Domestic abuse survivor, former world boxing champion shares story
Published 9:06 am Wednesday, October 2, 2019
A woman who was at the top of the world was brought down by heartbreak. But now she is back, throwing punches harder than ever.
Former world champion boxer Christy Martin spoke to a crowd of people Tuesday morning about surviving domestic abuse.
“I’m glad to be with you this morning,” she told attendees at the Esther House’s Domestic Abuse Awareness Breakfast at Atrium Health Stanly. “I’m glad to be anywhere this morning.”
She said though she has a lot of titles — daughter, sister, college graduate, teacher, boxing champion and promoter — the title she is most proud of is that she’s a “domestic violence survivor.”
The daughter of a West Virginia coal miner, Martin became the biggest draw in female boxing in the 1990s, fighting in legendary boxing arenas such as Madison Square Garden and Caesar’s Palace. She also appeared on the cover of Sport’s Illustrated and signed a contract with boxing promoter Don King.
In 1992, she married her boxing coach, Jim Martin, who wanted to make her the best female fighter in the world so he could make lots of money, she said.
During their time together, she referred to Jim as the puppet master, much to his liking, saying: “My mouth moved and his words came out.”
But she said he had motives. Even before she married him, she said, he told her if she ever left him he would kill her.
She initially laughed when he first told her, but as time passed and as he told more people, Martin came to learn it wasn’t a threat or a joke, “it was a promise.”
As her boxing career caught fire and she was being interviewed by people like Jay Leno and Katie Couric, her husband was still behind the scenes dictating every aspect of her life.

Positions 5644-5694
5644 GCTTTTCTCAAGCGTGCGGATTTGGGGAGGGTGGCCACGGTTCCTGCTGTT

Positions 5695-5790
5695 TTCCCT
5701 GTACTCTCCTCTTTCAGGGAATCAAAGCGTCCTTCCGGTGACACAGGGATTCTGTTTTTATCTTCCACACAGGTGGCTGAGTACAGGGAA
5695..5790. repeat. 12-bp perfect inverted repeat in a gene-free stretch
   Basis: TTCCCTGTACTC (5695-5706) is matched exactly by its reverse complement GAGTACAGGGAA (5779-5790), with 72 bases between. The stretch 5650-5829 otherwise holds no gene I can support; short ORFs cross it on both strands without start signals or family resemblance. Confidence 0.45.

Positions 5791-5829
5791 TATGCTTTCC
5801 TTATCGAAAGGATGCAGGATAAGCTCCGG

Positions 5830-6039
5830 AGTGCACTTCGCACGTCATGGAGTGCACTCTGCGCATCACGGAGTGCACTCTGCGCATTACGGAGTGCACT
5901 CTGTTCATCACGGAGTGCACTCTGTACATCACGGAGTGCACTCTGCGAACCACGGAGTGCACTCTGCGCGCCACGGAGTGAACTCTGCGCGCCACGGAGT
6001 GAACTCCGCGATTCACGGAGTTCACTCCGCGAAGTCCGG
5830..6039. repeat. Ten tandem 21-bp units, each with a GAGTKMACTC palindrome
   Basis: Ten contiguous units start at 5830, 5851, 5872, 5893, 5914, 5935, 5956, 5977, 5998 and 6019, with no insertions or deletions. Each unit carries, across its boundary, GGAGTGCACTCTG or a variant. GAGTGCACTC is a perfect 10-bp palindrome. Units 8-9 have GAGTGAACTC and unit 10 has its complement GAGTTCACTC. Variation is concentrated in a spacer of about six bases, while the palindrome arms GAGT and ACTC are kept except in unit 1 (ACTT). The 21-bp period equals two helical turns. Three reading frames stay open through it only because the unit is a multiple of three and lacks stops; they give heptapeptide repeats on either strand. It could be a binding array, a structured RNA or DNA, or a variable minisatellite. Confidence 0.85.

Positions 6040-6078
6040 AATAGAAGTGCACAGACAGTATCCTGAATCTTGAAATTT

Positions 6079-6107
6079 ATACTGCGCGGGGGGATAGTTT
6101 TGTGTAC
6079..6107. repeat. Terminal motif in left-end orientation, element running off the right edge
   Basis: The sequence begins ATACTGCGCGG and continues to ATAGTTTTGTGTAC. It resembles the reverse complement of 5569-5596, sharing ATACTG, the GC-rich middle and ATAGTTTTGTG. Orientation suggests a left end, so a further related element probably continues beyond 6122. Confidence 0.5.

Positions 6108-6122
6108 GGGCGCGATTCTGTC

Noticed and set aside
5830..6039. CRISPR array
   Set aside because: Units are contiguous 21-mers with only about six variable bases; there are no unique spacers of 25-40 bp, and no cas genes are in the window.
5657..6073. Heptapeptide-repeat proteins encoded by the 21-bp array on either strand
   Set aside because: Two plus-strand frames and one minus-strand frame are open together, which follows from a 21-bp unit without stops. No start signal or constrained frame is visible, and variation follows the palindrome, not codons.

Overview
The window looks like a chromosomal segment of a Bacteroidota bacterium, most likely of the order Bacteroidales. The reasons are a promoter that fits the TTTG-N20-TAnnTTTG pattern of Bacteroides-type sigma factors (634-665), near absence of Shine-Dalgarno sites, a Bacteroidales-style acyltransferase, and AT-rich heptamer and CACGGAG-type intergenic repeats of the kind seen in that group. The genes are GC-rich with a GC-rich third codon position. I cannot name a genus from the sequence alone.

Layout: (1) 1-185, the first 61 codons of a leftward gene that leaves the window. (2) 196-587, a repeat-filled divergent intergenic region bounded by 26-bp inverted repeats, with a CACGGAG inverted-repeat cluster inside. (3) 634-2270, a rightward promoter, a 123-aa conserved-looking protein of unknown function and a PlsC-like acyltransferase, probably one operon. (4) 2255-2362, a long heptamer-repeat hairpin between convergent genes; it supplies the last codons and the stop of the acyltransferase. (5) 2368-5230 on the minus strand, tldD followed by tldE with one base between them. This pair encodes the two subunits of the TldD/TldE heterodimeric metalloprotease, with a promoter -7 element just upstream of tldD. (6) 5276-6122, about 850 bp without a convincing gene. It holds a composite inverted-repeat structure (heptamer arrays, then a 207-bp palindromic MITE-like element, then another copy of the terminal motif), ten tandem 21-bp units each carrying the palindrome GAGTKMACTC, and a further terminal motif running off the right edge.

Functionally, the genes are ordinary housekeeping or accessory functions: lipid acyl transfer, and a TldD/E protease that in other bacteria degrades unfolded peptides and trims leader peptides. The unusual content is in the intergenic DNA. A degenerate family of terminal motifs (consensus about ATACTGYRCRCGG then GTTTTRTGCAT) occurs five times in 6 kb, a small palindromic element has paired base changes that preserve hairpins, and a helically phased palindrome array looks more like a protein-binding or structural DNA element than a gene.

“Publicly it was like I was on top of the world,” she said, but “privately, the world was on top of me.”
Jim started to follow her wherever she went, going as far as coming to the nail salon and offering to paint her nails.
“He wanted to have control of everything that I did,” Martin said.
As Martin’s boxing career was winding down and miserable in her marriage, she became a cocaine addict for several years before deciding to make a change in her life.
In 2010, Martin made the decision to leave Jim. But a few days later, she came back home and encountered her husband.
Jim stabbed her four times, cutting her calf muscle and puncturing her lung. As she was on the floor in a pool of blood, he pulled out a gun and shot her in the chest, missing her heart by three inches.
She immediately got up once she heard the shower water turn on, grabbed car keys and went outside to try and escape. Once she realized she had the wrong keys, she went into the middle of the road and flagged down someone who took her to the hospital.
Jim was arrested a few days after the attack. In 2012, he was found guilty of attempted second-degree murder. He was sentenced to 25 years in prison.
Martin was in recovery for a week and actually got back into the ring within six months. As she was fighting for her 50th win, a doctor stopped the match, thinking she had broken her hand. She was taken to the hospital. After surgery, she suffered a stroke.
“I know God won’t put more on you than you can handle,” she said, “but God thinks I’m a strong woman…because he keeps putting stuff on me.”
She is now the CEO of Christy Martin Promotions, a boxing promotion company that has promoted many events in North Carolina.
“Be more aware of everybody around you,” Martin said as she concluded her talk.
Esther House provides services and safe shelter to survivors of domestic violence, sexual assault and human trafficking in Stanly, Cabarrus and Montgomery counties.
From July of last year to June of this year, Esther House sheltered 107 women and 52 children. It provided services to 48 women and 36 children, Executive Director Donna Miller said.
“Every person in this room can be an angel,” Miller said. “Every person in this room can be that person that saves someone’s life.”
But people have to be cognizant of those around them, especially the ones who might be struggling, she said.
“People will not take your hand until they see your heart,” Miller said.